In healthy people who don’t have much stress, the HPA axis is activated infrequently enough that it is able to stay healthy and responsive. However, in people who suffer chronic stress and anxiety, cortisol and norepinephrine are continuously overproduced. The body’s cortisol receptors become resistant to cortisol signals and the HPA axis becomes desensitized to the negative feedback telling it to “chill out.”
The hypothalamus and pituitary won’t respond to the negative feedback and will continue to release CRH and ACTH and the adrenals keep getting the message to pump out cortisol. The result is chronically high cortisol levels, which have a number of negative effects on the body.
The classic example is how cortisol affects body composition: When balanced, cortisol can be beneficial for body composition by triggering fat burning. During exercise, cortisol is released to increase the amount of fat your body uses, while sparing glycogen, which is the fuel source for muscle.
However, when cortisol levels are chronically high, muscle loss and fat gain often occur. If you are in an energy surplus, high cortisol in the presence of insulin makes the body store fat. When you get into the habit of suffering through a stress-packed work day and then come home and chow down on pasta and cocktails, the combination of high cortisol, high insulin, and excess calories will lead to obesity over time.
Of course, chronic stress can be very debilitating, especially when it’s combined with illness, depression, excessive exercise, sleep deprivation, or a poor diet. Not only does the HPA axis get disturbed, but other systems in the body are negatively affected. Here are just a few examples of the byproducts of HPA dysfunction:
The androgen hormones, such as testosterone and estrogen, can become depleted, affecting everything from reproduction and libido to body composition and recovery from exercise. The body uses the same precursor (pregnenolone) to manufacture the androgens as it does cortisol, so not only will you have more cortisol, but less of these hormones that are crucial for health, body composition, and well being.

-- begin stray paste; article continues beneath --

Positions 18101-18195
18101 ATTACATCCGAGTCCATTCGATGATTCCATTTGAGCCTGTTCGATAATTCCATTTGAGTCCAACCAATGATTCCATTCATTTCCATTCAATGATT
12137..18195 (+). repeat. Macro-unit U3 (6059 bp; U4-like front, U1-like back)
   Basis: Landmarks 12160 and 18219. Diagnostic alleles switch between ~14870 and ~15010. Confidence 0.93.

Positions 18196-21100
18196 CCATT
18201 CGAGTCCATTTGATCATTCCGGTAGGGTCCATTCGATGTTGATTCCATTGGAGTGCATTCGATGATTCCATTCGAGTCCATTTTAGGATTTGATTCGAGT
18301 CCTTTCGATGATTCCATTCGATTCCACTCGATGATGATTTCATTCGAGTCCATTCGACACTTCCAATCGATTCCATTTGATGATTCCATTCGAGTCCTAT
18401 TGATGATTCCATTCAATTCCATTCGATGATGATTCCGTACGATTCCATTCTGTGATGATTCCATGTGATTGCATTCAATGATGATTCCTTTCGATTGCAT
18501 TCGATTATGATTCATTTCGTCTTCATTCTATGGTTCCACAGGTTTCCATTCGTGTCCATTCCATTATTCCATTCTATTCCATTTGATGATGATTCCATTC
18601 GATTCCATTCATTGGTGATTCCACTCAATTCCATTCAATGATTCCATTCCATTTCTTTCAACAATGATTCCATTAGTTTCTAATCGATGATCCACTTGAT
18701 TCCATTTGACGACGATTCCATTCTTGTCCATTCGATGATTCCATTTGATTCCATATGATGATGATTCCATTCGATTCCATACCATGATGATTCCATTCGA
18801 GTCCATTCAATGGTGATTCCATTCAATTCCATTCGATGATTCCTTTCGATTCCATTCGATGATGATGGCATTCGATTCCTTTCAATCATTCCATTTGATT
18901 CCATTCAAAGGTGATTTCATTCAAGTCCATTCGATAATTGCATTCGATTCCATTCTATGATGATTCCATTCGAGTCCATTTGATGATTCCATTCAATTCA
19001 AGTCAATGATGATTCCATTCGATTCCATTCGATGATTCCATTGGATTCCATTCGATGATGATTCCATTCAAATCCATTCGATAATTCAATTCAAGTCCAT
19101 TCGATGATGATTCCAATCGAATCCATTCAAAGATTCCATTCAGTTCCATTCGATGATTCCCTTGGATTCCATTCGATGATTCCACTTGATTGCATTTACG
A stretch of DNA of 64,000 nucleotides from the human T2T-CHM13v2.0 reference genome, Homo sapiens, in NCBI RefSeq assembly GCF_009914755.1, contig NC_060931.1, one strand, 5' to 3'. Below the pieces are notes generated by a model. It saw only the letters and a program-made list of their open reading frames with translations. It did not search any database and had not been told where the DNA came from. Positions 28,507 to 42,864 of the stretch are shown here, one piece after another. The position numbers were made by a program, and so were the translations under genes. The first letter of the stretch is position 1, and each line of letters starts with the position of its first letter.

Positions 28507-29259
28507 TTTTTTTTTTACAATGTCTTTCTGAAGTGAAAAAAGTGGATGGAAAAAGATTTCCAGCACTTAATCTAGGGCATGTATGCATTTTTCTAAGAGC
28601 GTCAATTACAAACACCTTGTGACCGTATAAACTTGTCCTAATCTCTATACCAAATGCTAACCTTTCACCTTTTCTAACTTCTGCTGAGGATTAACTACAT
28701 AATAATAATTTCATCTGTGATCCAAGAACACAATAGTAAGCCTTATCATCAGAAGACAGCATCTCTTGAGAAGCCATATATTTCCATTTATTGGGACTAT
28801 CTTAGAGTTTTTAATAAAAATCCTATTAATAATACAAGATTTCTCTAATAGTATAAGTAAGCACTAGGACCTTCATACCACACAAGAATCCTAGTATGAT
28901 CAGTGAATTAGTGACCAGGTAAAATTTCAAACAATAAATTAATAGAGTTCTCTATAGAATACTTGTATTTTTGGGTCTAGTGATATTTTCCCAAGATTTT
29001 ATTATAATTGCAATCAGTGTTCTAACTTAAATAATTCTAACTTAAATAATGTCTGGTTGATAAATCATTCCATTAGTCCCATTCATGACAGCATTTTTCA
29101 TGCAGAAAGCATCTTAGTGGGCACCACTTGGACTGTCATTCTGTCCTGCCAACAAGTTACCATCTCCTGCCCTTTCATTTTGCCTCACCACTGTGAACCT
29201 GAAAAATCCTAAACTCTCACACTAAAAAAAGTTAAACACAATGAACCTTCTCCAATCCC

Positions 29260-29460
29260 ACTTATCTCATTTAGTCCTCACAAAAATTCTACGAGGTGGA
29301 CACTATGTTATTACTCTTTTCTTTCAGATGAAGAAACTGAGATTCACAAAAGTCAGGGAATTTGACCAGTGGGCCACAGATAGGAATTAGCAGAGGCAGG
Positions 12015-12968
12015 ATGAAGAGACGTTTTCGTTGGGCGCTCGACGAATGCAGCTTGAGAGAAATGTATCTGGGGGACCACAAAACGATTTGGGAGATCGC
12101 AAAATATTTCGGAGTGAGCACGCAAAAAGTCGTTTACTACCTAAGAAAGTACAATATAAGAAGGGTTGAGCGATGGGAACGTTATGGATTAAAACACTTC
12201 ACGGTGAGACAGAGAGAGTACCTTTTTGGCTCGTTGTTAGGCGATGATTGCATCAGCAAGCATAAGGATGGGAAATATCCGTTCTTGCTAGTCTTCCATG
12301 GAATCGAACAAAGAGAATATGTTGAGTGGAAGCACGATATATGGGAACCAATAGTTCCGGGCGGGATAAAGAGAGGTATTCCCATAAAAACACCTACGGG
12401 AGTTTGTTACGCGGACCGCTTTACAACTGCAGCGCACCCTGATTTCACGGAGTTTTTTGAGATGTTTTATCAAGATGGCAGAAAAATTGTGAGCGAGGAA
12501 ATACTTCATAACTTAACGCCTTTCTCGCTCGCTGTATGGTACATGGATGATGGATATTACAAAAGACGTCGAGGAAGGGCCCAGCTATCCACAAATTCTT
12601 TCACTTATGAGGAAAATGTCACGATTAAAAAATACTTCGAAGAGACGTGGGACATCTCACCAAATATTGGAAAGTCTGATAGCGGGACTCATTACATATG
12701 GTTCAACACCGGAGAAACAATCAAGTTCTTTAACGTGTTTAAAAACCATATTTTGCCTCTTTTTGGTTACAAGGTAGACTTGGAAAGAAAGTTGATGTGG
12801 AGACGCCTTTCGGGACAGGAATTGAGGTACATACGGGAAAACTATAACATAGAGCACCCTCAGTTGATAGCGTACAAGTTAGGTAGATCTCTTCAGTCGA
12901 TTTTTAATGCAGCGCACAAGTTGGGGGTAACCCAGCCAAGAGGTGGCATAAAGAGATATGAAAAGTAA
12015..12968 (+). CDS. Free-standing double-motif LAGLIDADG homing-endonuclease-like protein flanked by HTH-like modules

Imbalanced neurotransmitters (particularly serotonin, dopamine, and GABA) lead to fatigue, mood disorders, and addictive feelings for food and other comforts.
Depletion of nutrient levels leads to a buildup of inflammation and fatigue. B vitamins are key stress fighting nutrients, whereas vitamin D is necessary for eradicating inflammation and managing mood. Vitamin C is necessary for synthesis of both hormones (cortisol, testosterone) and neurotransmitters, while helping to clear cortisol after a stressful event.
The good news is that HPA dysfunction is fixable, but because it’s a complex problem that involves multiple parts of the body, you need to attack it from all angles. What follows is a comprehensive list of actions you can take to repair this bad boy in the healthiest and most lasting way possible. By addressing these components, you’ll be well on your way to full repair!
#1: Cope With Your Stress
It's kind of a no-brainer that your first step to repairing the HPA axis is to develop a stress management plan. But it's worth repeating because stress has become such a pervasive, constant part of our lives to the point where an insanely stressful lifestyle is actually admired. No more! By removing the stimulus, you give yourself the chance to reset the HPA axis with the various techniques that follow.
#2: Do Meditation
Studies show that meditation and other activities we find pleasurable can literally soothe the HPA axis, relaxing the parasympathetic nervous system and calming the body. For example, one study found that after volunteers did meditation for four months, they had lower levels of cortisol but higher levels of testosterone, DHEA, and growth hormone, indicating a better functioning HPA axis. Melatonin, the sleep hormone, was also enhanced.
#3: Exercise—But Not Too Much